Summarize annual results and apply learning to the next cycle.
Hoshin kanri might seem like a top-down approach, where goals are being mandated by management and the implementation is being done by employees. But it is really a bi-directional approach, using the catchball process and x-matrix (scroll down to read more) to align people and get them behind the mission.
Catchball Process to Set Targets and Align Goals
The catchball process is a critical part of strategy deployment, cascading goals and objectives top-down, while aligning people across functions and hierarchical levels of the organization. Catchball is a term derived from a children’s ball game, but instead of a ball, an idea or goal is thrown from person to person. Each catchball cycle involves three steps:
Translate an objective into a strategy (throw ball).
Make this strategy the objective of the next level (catch ball).
Refine and adjust until both levels are fully aligned (prepare ball).
The catchball system seeks to get opinions of all stakeholders through focused meetings and interactions to ensure the bidirectional flow of information to set targets, report status, and provide feedback throughout the organization. The catchball process is completed when all goals and objectives are cascaded down and fully aligned between leaders, managers, supervisors, and frontline. The following pictures shows an actual management team in a Hoshin planning session, using catchball to align on targets and way forward.
The X-Matrix Is the Key Tool for Hoshin Planning
An effective strategic planning process requires alignment between people, purpose, priorities, and processes. The degree of alignment is mapped visually in the x-matrix, a tool that links strategic objectives to operational targets, and those targets to functions and processes. This planning matrix translates long-term goals and breakthrough objectives into strategies, tactics, and operational targets. The strategy deployment team works then bottom-up to identify required resources, skills, and structures to achieve those strategic objectives. As a final step, detailed roadmaps are being developed for each entity and team, specifying targets, tasks, timelines and ownership for implementation.
X-Matrix Elements: The 6 Building-Blocks of a Strategy Deployment Plan
X-Matrix Development Process in 6 Steps
The x-matrix summarizes the strategic plan on a single page. It connects an organisation’s purpose (mission) to its long-term or goals (objectives), and those to annual objectives (strategies), to programs and projects (tactics), to performance metrics and targets (targets), and those to the people responsible for the implementation and accountable for the impact (owners). Here are the 6 steps to develop the x-matrix to systematically deploy policy:
- Mission: Define the purpose and principles, how to act every day to achieve ambitions someday, e.g. “Provide access to the world’s information in one click” (Google) or “Think differently and challenge the status quo” (Apple).
- Objectives: Define long-term goals, the breakthrough objectives for the next 3-5 years. Examples: (a) Achieving same-day delivery, (b) Creating drawings right first time, (c) Implementing end-to-end flow, (d) Maturing to Lean Gold level.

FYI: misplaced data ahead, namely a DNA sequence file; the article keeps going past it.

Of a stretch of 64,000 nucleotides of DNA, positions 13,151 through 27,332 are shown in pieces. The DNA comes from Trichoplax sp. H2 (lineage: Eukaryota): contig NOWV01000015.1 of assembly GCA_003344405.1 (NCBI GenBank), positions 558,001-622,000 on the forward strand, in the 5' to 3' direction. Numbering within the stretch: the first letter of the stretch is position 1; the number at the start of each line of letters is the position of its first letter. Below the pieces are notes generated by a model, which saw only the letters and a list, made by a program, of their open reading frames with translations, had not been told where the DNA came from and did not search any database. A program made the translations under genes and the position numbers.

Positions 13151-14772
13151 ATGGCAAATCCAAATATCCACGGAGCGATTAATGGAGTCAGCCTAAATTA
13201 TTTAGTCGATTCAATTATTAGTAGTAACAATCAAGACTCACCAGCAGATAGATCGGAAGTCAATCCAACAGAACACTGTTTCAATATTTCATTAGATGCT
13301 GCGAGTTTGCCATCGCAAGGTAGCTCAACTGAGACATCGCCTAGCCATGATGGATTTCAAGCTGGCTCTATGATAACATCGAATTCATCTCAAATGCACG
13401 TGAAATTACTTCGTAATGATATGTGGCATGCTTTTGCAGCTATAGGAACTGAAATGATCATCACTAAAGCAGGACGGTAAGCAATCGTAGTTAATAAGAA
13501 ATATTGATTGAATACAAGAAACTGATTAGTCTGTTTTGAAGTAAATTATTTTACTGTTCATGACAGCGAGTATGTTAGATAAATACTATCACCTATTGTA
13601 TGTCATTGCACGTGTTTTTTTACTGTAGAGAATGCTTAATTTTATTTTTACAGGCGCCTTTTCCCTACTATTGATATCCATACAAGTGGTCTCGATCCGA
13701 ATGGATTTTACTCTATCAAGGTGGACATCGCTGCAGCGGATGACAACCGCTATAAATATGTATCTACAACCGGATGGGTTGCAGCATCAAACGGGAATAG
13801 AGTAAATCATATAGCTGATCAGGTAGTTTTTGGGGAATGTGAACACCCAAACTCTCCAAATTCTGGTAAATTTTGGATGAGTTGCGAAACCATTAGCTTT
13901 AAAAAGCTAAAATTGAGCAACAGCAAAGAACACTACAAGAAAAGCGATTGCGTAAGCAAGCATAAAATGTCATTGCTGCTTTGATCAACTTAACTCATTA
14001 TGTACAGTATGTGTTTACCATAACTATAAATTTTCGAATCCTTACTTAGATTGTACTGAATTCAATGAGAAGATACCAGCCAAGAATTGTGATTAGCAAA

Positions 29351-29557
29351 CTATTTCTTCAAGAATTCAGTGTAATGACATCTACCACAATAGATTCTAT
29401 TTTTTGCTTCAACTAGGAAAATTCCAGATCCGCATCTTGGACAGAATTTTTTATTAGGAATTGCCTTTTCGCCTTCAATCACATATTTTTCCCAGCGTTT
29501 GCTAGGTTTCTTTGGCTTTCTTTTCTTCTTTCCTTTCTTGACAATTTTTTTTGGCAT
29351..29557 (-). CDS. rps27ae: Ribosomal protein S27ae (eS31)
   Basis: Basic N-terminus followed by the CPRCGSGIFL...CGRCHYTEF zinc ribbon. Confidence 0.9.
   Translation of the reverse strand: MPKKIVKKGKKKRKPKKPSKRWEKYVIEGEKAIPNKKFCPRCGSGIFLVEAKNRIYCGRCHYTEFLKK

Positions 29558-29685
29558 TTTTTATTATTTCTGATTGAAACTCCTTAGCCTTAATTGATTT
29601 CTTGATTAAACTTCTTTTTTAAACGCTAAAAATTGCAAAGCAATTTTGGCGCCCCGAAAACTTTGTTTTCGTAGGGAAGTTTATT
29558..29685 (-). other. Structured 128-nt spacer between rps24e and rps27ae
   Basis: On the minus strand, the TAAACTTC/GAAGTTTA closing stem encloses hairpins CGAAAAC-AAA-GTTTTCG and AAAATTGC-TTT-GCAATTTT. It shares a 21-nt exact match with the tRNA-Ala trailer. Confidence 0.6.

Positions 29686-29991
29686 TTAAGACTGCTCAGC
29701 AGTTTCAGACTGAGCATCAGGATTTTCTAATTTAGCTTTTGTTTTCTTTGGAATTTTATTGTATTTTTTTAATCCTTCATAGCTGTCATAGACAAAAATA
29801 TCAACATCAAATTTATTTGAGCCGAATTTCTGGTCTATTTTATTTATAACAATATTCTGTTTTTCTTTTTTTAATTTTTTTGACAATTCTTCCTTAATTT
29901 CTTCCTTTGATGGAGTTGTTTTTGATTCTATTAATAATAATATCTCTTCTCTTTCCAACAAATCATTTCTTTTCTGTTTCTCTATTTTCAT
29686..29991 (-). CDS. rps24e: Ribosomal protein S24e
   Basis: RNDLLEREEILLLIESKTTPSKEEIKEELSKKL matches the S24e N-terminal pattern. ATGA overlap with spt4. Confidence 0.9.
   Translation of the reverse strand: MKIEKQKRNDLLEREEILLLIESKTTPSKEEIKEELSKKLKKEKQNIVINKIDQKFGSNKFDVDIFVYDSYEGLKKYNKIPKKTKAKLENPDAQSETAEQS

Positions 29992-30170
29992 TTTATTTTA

- Strategies: Define changes to implement, objectives and key results (OKR) for the year. Examples: (a) Rationalize the product portfolio, (b) Develop strategic partners, (c) Develop new product line, (d) Reduce design errors in half.
- Tactics: Define improvement priorities, projects and programs for the year. Examples: (a) Eliminate the top-5 root causes, (b) Set up a sales office in Shanghai, (c) Remove non-moving items from inventory, (d) Certify 15 Lean Six Sigma Black Belts.
- Targets: Define performance metrics, baselines and targets for the year. Examples: (a) Productivity from 28 to 40 per hour, (b) On-time delivery from 78% to 95%, (c) Sales from $216M to $281M per year, (d) Portfolio margin from 15% to 20%.
- Owners: Define people responsible for implementation and impact. Example: (a) Mark Morrison to implement design rule checker for auto-validating sales orders, (b) Bob Brenson to eliminate root causes of top-5 customer complaints.
X-Matrix Example: 5-Year Strategic Plan for a Service Company
The following example shows how a service company its goals into committed action plans. It starts with the mission to “Deliver excellence by providing an industry-leading customers service from design to delivery”, translated into breakthrough objectives “Error-free service”, “Same-day delivery”, “Sales increase by 50%”, “Lean culture”, and “Gold maturity level”.
For example, to pursue “Error-free service”, the team has defined the strategy “Reduce design errors” and the two tactics “Root cause elimination on top-5 complaints” and “Install design-rule checker application”. Progress is measured in terms of quality, the number of errors per order, to be reduced from 1.8% to 1.0%. Mark Manson, the head of IT is leading this project, ensures that the new application is installed, people trained, and the target achieved.
The Strategy Deployment System Consists of X-Matrix and Roadmap
The strategy deployment system (SDS) requires the x-matrix to link the mission to objectives, strategies, tactics, targets, and ownership. The second element is the roadmap to define tasks and deliverables for each initiative and month. The outcome of this roadmapping process is a 12-month implementation schedule, the “master plan”.
What Is a Roadmap and How Does It Work?
The strategy deployment roadmap is the hoshin plan that defines how to achieve the strategic objectives, the “wildly-important goals (WIG)” or “must-win battles (MWB)“. The roadmap lists priority programs and projects, associated metrics and targets to measure progress, and the timeline, milestones, tasks, and deliverables to achieve the set targets. The roadmap is used as a major communication tool that clearly defines the “What” and the “How” to achieve the gaols. It is also referred to as “master plan” that makes status and issues transparent, so they can be addressed before growing into major obstacles, deviations, or delays. Such strategy implementation plan helps the team to stay aligned and on track, while addressing the challenges in deploying the plan. It works identically to a product roadmap or project roadmap.